NICOSIA — Six Iranians, protesting the rejection of their applications for asylum in Cyprus, remained barricaded on top of a water tower at the island’s sole prison for a fourth straight day Wednesday.
The six mounted the five meter (16 foot) high tower at Nicosia prison Saturday, accusing the government of breaking a previous promise to clarify their status.
Some of them have been held in police cells at the prison for up-to-four years as the deportation papers issued against them cannot be implemented because they have no identity papers to prove their country of origin.
In an embarrassing security lapse for the authorities, it was the second time in a month that the six had climbed the tower to highlight their plight.
Police chief Iacovos Papacostas ordered a disciplinary probe against a sergeant and three special constables on charges of dereliction of duty.
Another man identified as an Afghan national, who had joined the six, was taken back to his cell after receiving treatment for a "mild cold", doctors said.
"Negotiations with the detainees aiming to convince them to climb down from the water tank did not have a positive outcome," a police spokesman said.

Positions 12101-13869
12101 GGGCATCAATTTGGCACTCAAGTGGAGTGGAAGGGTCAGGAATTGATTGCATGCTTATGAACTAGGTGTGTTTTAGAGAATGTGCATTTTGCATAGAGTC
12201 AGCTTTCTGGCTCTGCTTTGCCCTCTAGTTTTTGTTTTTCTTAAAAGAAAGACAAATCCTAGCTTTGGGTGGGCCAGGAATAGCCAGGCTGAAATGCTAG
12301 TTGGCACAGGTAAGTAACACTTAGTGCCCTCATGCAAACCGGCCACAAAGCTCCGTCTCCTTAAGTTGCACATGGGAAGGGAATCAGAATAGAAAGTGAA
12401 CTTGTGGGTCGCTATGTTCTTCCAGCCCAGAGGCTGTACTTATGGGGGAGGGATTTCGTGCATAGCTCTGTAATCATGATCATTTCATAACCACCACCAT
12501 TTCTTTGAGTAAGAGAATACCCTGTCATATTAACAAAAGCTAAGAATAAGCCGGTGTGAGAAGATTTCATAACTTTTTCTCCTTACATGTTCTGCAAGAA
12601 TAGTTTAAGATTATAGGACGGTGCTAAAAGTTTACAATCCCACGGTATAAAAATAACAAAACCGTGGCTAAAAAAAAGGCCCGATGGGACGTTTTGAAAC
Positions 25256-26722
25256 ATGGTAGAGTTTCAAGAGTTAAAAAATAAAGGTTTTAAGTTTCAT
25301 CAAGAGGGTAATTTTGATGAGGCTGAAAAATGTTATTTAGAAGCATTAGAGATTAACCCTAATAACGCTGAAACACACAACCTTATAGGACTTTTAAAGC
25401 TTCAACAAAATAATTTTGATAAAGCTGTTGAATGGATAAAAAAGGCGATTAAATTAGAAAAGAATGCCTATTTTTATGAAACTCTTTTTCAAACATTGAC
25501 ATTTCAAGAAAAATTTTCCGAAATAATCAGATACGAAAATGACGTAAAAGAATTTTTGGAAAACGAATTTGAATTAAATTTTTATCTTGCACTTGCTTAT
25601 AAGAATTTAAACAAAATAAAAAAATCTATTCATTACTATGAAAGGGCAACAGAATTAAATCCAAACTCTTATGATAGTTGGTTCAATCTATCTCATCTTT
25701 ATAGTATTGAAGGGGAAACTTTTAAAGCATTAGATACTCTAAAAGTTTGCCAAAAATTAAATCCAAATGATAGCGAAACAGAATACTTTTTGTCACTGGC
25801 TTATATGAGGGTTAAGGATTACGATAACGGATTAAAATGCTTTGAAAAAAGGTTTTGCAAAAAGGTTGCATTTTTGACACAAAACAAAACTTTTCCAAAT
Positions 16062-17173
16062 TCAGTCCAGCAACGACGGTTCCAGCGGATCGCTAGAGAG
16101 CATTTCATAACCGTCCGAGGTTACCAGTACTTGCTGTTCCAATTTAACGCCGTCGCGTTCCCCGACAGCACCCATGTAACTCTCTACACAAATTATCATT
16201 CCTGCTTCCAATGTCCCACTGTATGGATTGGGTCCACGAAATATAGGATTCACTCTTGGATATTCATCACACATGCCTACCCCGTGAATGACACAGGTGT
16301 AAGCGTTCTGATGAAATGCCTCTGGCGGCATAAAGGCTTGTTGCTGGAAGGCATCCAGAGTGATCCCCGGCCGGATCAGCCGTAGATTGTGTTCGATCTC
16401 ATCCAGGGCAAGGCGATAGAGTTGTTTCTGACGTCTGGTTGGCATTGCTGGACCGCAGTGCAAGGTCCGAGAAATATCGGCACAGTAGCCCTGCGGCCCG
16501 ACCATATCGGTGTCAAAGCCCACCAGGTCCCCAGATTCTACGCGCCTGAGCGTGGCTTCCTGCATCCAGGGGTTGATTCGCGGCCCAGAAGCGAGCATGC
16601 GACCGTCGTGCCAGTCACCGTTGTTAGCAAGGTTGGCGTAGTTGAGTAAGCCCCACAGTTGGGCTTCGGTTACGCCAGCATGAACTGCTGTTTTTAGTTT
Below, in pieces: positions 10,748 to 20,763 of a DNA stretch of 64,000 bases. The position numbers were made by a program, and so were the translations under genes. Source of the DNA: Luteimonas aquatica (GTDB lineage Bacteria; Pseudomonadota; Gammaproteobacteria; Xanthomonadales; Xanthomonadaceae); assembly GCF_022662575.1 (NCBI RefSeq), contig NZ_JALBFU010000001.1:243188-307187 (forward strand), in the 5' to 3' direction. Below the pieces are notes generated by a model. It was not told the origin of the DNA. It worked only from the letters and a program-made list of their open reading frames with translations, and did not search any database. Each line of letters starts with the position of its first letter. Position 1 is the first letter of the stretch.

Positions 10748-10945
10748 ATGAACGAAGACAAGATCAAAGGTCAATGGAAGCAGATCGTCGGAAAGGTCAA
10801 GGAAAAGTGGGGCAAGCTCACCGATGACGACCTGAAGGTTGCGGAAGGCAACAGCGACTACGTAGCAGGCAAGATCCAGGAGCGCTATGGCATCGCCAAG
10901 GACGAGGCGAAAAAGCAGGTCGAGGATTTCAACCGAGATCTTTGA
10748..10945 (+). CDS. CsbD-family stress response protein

"Police will continue their efforts to persuade the detainees to end their protest."
But the government said there would be no negotiations unless the protesters came down from the tower.
Justice minister Sophocles Sophocleous told state radio he was sympathetic to the Iranians’ plight, but added that the government could not to give in to "blackmail" lest it "open the floodgates" to similar acts of desperation.
Police said 12 foreign detainees at a police station in the island’s second city of Limassol mounted a short-lived uprising in solidarity with the water tower protesters.
The office of the United Nations High Commissioner for Refugees said there were approximately-10,400 asylum applications pending in Cyprus as of May 2007, one of the highest per capita totals in the European Union.